I just want to join in the 1-6 v.s. 6-whatever discussion. The more I look at artificial neural networks, the more I think humans really do learn in a very similar manner. The physics of updating/storing weights or generating reward might be different, but the concept of interconnected tiered pattern matching is very similar.

1 to 6 year olds are basically training mostly unsupervised and learning basic pattern matching and language skills that can then be transferred to other skills when they are older. If the 1-6 pre-training gives the child a very diverse collection of inputs for them to process in a fun way that will be retained, then there’s more stuff for the kid to draw on when tackling more complex tasks when they are older. Some of these pre-training can only be done in a very short period of time, like telling apart certain phonemes.

So I think education for 1-6-year-olds is very important, although what the kids need are more time, attention, and stimulus, nothing that requires someone as highly skilled as an M.D…

And by ten they can’t remember a single thing about the subject they learnt. The process of learning to absorb is more important than the subject matter.

Also, the language learnt has a big impact on development, spelling in particular. And gender. Boys fare worse than girls at learning English until around the age of 11 (?) no matter how much you intervene.

Yup my son went to a kindy where children were taught in Japanese. 3 years of that yet by ten could hardly remember any Japanese.

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Sounds like what you’re saying, which I don’t disagree with, a good parent can do. Take your kids to a library like my mom did and buy me lots of interesting books on subjects I wanted to learn about. Bring the kid out to play with other kids. Go to museums and put to explore in nature.

None of which seems to really require expensive educators paid over 100k


Rightly or wrongly, educators will get paid the market rate. This includes the public sector, even with Union intervention. If pay rates are too low there will be a dearth of teachers, so salaries will be increased. This doesn’t seem to have happened. Arguing that one should be worth more generally doesn’t work in the marketplace.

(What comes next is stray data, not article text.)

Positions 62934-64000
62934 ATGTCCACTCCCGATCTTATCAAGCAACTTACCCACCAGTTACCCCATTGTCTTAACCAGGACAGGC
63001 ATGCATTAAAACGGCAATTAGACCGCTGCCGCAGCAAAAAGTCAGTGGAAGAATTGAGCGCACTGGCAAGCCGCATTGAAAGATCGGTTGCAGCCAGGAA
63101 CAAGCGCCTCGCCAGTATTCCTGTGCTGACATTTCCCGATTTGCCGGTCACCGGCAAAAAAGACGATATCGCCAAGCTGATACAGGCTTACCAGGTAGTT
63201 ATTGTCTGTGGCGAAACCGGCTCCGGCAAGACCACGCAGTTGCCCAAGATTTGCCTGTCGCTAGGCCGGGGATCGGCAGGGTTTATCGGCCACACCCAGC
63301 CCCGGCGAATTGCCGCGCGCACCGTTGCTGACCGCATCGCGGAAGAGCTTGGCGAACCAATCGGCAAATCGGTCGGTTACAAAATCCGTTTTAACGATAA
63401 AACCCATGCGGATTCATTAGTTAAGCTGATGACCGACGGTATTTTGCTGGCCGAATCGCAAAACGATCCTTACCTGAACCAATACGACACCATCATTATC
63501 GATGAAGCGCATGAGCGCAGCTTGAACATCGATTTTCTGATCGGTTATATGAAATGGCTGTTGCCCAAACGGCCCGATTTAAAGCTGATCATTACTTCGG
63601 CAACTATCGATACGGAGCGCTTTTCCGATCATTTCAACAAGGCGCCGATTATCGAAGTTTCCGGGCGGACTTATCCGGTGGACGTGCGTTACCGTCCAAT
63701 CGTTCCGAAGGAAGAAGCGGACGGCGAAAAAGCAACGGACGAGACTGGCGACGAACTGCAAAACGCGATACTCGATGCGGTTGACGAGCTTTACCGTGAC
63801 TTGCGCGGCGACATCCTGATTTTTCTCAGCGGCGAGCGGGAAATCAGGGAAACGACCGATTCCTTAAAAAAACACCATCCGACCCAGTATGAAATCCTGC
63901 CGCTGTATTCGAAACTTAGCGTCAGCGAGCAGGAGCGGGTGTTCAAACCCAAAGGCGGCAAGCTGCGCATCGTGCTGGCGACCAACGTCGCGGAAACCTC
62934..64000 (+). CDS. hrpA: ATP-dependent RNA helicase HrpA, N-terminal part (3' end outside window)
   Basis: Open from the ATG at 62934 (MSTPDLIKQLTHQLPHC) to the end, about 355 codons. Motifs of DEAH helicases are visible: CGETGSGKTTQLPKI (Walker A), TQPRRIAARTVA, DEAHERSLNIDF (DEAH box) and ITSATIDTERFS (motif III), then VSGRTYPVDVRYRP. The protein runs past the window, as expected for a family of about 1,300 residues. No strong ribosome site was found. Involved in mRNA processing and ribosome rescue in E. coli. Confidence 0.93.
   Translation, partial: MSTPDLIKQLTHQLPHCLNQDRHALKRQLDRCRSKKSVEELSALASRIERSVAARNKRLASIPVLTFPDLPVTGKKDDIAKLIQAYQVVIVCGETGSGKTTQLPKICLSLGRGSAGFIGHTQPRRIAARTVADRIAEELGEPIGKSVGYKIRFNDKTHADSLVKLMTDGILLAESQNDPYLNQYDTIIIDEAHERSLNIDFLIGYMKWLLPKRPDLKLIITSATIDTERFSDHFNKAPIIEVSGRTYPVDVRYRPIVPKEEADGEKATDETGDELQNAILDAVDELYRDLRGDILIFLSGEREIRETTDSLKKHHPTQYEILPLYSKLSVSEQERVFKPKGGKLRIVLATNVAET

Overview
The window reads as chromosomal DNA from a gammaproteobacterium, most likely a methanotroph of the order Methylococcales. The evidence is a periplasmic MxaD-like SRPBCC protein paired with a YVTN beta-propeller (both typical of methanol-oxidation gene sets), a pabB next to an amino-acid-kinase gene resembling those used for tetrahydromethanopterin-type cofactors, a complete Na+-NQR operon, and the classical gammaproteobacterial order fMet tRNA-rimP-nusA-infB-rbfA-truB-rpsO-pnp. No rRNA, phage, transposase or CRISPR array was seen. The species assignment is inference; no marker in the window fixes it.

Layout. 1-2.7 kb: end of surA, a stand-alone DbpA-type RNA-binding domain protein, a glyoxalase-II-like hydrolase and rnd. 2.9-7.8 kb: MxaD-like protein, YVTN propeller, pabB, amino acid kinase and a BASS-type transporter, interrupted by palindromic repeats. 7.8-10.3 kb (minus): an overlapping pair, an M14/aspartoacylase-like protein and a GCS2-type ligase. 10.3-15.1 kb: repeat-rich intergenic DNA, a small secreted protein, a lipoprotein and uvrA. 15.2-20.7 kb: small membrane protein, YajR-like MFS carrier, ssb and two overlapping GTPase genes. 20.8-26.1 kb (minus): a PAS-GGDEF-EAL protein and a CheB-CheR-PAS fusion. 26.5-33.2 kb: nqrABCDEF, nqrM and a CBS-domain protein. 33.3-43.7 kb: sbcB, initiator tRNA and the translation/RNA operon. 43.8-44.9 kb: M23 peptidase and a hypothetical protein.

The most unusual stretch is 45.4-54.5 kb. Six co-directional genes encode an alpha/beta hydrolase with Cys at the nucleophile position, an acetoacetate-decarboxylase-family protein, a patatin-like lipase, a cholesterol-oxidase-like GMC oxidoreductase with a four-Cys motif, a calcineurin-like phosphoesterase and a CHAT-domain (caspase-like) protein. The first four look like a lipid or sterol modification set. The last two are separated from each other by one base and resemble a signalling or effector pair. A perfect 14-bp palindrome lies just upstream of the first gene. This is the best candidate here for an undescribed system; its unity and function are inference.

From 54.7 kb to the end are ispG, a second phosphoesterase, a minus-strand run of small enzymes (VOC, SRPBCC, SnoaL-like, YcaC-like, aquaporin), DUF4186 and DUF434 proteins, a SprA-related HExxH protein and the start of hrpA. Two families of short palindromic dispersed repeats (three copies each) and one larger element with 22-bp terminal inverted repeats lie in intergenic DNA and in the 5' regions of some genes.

It’s basically moot whether very young learner teachers should be paid the same as doctors. It’s never going to happen.


What we need to do is shrink the tools so they can gleefully and without question operate the machinery.

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I know people in my former district who are thinking of resigning to be hired back at a higher salary. And our department head is the one who suggested it. If you don’t have tenure yet, why not?

I’d have to do a PhD for a chance of tenure, and in the current climate it would be highly improbable. Tenure would be nice, obviously, but it’s not that important. It certainly won’t help if one’s university closes.

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The problem really is you need the little beggars to be able to read so they don’t chop their fingers off in the machines, rendering them useless to the workforce. And all the damn socialists who seem to be against it. Otherwise, a capital suggestion sir. Capital!

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I think if we teach them to read emojis problem solved. :banana: